The OperaWorks Ensemble was created in 1993 by Dr. Roma Prindle to provide stage experience for voice majors at Morehead State University. Immediately, this ensemble began touring eastern Kentucky and southern Ohio, taking opera into public schools and presenting it in ways that were easily accessible to audiences that had little or no familiarity with the genre. A new generation of audiences gained an appreciation and love for the magic of opera.
The success of OperaWorks quickly increased the quality and quantity of voice majors, and presented the opportunity to present more demanding and diverse works. Gian Carlo Menotti's beloved Christmas opera, Amahl and the Night Visitors became a community favorite. Gilbert and Sullivan’s Mikado delighted campus and tour audiences alike, as did the 2006 celebration of Mozart’s 250 birthday performances of The Marriage of Figaro and The Magic Flute. The Department of Music’s biggest production came in 2003, when OperaWorks united with Department choruses for Georges Bizet's masterpiece, Carmen. In 2005, OperaWorks kicked off the annual Mountain Masters Festival in Harlan, KY with a performance of the Gilbert and Sullivan romp, Trial By Jury in the Harlan County Courthouse.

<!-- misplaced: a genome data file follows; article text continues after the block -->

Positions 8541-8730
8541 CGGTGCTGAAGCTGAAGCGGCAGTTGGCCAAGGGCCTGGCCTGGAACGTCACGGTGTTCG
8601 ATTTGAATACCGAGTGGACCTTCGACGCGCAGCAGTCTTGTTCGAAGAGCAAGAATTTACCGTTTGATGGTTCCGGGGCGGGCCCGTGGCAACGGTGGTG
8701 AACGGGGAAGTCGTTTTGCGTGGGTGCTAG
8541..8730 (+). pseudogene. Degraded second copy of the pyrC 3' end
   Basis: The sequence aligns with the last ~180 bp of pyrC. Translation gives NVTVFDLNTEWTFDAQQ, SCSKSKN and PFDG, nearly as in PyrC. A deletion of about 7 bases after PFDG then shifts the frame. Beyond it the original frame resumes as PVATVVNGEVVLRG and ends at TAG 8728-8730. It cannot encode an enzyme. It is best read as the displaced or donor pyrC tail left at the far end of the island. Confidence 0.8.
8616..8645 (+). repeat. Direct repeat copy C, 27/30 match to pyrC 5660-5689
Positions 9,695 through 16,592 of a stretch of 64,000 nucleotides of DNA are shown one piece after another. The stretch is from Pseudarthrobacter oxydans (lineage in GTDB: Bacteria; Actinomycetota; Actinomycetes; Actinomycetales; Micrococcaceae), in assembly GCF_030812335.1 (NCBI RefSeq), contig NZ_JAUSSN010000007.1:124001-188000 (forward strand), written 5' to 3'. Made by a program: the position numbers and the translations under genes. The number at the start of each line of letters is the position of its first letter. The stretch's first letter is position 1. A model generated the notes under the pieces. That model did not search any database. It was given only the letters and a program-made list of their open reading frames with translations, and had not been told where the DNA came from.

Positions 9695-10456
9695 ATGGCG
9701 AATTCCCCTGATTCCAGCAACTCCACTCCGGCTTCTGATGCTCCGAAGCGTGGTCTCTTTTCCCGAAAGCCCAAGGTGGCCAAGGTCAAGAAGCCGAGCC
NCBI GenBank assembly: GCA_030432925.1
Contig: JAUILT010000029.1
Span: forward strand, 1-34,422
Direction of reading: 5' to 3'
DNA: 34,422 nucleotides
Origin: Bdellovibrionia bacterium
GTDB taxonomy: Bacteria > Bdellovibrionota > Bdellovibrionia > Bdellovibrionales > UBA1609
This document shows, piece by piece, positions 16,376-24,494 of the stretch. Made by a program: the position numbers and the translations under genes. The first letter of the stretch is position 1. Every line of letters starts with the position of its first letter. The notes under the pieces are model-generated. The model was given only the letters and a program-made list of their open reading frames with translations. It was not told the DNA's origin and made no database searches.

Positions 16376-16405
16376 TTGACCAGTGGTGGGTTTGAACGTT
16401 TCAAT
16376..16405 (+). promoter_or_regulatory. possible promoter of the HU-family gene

As part of a mission to preserve mountain heritage, Dr. Prindle created two new works. In 1998, OperaWorks premiered A Kentucky Mummer's Play, a winter holiday celebration of Celtic and Appalachian folk music, dance and ritual. A twelve-day tour presented the work to audiences in Ireland in December 2000. Prindle's springtime ritual celebration, Wild Mountain Thyme, was premiered in April of 2004. OperaWorks embarked on a second international tour in May 2004, presenting seven performances of Wild Mountain Thyme In England and Wales.
OperaWorks is now moving in a new direction. The ensemble is involved in residencies with regional public school audiences. A native of eastern Kentucky herself, Prindle is dedicated to serving students in the region. These residencies reinforce earlier work done by the ensemble, continuing to bring opera to underserved populations. They also serve to identify the region’s most talented students and get them on a career track for vocal performance.
Opera Fellowships and the eventual creation of a Young Artists Studio will provide the most promising voice students from this region and beyond with opportunities to work with world-class artists, and to gain professional experience in opera. Talented and motivated singers are sought to be a part of this exciting new emphasis, one of the most thrilling developments in our region. There are excellent opportunities in scholarships and assistantships.